Yonder Breaks a New and Glorious Morn

We went back to the Methodist church my whole family claims to dislike. I should have know that meant they actually liked it a great deal. The service tonight was lovely. And the minister asked my dad to help with communion.

Apparently this is a courtesy given to visiting ministers. I thought it would have been more appropriate if he’d been placed on a horse in the sanctuary in honor of the church’s circuit riding heritage, but alas, apparently I’m the only person who’s ever thought of ceremonial horse-riding for Methodist ministers.

This, over here to the left, is a sight I spent most of my life, it feels like, looking at–the back of a pew and the tops of hymnals. Going to church, especially the singing, always makes me cry. I feel like I’m visiting a place I can never go home to. And I feel deeply ambivalent about that.

I like where I am now and I’ve met cool Folks who have greatly improved my life.

But I do miss it.

They read the part where Eve fucks it up for everyone and it just made me so sad. Oh, damn it, this old story. I’ve been gone almost twenty years and you’re still going on about that.

It made me sad.

Just affirmation that my problems with the Church aren’t solved by time.

But it was good to go, like running into an old boyfriend, and seeing that he’s doing what he wants to be doing. I’m glad for the Church and glad I didn’t end up there.

2 thoughts on “Yonder Breaks a New and Glorious Morn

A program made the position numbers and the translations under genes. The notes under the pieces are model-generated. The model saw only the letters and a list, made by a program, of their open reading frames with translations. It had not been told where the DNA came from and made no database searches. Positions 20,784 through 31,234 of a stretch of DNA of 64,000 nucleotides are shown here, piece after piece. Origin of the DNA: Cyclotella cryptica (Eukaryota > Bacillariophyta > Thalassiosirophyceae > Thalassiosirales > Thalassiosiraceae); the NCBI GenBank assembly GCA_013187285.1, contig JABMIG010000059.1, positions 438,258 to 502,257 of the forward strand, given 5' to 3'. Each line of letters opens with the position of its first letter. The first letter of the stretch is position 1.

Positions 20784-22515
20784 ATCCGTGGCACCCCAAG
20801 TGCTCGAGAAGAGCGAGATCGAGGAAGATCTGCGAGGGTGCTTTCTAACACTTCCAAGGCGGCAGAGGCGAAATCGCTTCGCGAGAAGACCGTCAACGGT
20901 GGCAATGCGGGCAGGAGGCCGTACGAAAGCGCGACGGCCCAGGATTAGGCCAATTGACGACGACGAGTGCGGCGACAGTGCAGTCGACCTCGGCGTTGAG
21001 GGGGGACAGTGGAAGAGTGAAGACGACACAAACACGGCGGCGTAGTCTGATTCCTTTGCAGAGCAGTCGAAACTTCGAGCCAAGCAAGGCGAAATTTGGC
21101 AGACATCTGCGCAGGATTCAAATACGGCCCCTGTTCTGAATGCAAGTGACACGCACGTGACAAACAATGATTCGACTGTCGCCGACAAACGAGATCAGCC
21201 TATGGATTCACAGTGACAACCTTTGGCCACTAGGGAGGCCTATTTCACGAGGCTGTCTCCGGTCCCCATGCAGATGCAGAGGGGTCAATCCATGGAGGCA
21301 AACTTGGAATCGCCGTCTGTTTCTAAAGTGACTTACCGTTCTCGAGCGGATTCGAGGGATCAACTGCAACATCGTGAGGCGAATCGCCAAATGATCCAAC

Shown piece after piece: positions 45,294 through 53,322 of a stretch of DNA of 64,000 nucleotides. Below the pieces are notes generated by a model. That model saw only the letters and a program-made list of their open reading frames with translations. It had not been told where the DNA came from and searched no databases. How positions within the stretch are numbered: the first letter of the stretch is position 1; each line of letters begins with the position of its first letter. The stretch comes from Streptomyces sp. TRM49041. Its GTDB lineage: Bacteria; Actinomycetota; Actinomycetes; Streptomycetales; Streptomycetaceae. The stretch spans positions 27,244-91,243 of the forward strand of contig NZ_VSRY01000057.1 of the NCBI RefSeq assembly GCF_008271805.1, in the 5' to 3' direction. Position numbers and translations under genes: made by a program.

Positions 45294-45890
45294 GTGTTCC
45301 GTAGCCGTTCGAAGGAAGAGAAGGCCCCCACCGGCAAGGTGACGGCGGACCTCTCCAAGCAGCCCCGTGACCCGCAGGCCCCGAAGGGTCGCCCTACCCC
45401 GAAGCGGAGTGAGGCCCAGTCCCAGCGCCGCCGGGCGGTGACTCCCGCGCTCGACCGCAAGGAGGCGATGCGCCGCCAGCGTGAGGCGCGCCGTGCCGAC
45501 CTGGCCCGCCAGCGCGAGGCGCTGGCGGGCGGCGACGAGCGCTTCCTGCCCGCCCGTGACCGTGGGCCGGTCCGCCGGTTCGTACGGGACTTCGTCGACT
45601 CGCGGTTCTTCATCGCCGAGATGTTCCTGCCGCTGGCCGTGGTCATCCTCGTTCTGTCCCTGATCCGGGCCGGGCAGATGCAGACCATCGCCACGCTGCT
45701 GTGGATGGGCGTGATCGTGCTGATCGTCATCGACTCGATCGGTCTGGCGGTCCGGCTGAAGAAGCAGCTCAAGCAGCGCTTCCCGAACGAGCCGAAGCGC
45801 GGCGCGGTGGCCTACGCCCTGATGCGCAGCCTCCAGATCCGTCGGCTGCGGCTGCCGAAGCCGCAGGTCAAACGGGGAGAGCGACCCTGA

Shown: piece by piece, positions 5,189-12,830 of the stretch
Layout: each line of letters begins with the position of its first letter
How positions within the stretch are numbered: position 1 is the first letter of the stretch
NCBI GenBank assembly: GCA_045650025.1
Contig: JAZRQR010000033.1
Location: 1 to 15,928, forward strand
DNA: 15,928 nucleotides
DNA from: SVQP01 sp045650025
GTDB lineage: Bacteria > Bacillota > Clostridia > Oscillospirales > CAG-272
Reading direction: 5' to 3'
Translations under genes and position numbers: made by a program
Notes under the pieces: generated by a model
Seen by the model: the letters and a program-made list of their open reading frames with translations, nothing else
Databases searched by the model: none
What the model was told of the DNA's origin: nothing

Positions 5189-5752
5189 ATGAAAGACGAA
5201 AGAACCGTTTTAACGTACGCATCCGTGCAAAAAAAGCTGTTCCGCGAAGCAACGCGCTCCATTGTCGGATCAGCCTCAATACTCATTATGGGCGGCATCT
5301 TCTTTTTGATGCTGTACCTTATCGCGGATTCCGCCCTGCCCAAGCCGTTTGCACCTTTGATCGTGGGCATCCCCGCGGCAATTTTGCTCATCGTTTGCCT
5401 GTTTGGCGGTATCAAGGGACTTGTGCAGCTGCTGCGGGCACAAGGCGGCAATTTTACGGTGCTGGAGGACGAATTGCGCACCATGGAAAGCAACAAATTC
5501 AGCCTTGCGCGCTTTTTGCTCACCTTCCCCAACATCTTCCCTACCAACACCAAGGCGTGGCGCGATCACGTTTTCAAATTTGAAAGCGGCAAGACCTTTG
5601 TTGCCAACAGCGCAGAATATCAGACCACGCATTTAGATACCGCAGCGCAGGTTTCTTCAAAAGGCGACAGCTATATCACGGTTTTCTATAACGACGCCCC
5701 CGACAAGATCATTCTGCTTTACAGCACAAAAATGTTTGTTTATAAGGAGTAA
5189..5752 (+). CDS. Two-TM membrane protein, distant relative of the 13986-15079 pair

1. I cry too. Especially during the songs. The loss feels deeper, though, than an old boyfriend I’d long ago written off.

    Also, don’t the candles make you cry at the end of the service, all those pinpoints of light against the darkness?

    I wish someone could take the best insights of Buddhism, the most touching rituals from Christianity, the coolest, kindest things Jesus ever taught, and roll it into one non-toxic religion. It would also have to forego Christian karaoke; for me, my rump religious feelings are mostly about awe and wonder, and Christian karaoke is like kryptonite to those feelings.

    Merry Christmas, Betsy! May it mean to you whatever you need it to mean.

  2. Visiting a place you can never go home to is probably the best description of the human condition, that ambivalent nostalgia, I ever read.

    And that old story about Eve? I now read it as evidence of how the purveyors of a new religion needed to justify their sky-god. Metaphorically historically.

    in your private self think of all those Northerners, welcoming the sun, and all those Babylonians and ancient Palestinians, loving the moon.

    And like Sungold, my wish for you is that you may make Christmas mean whatever *you* need it to mean.

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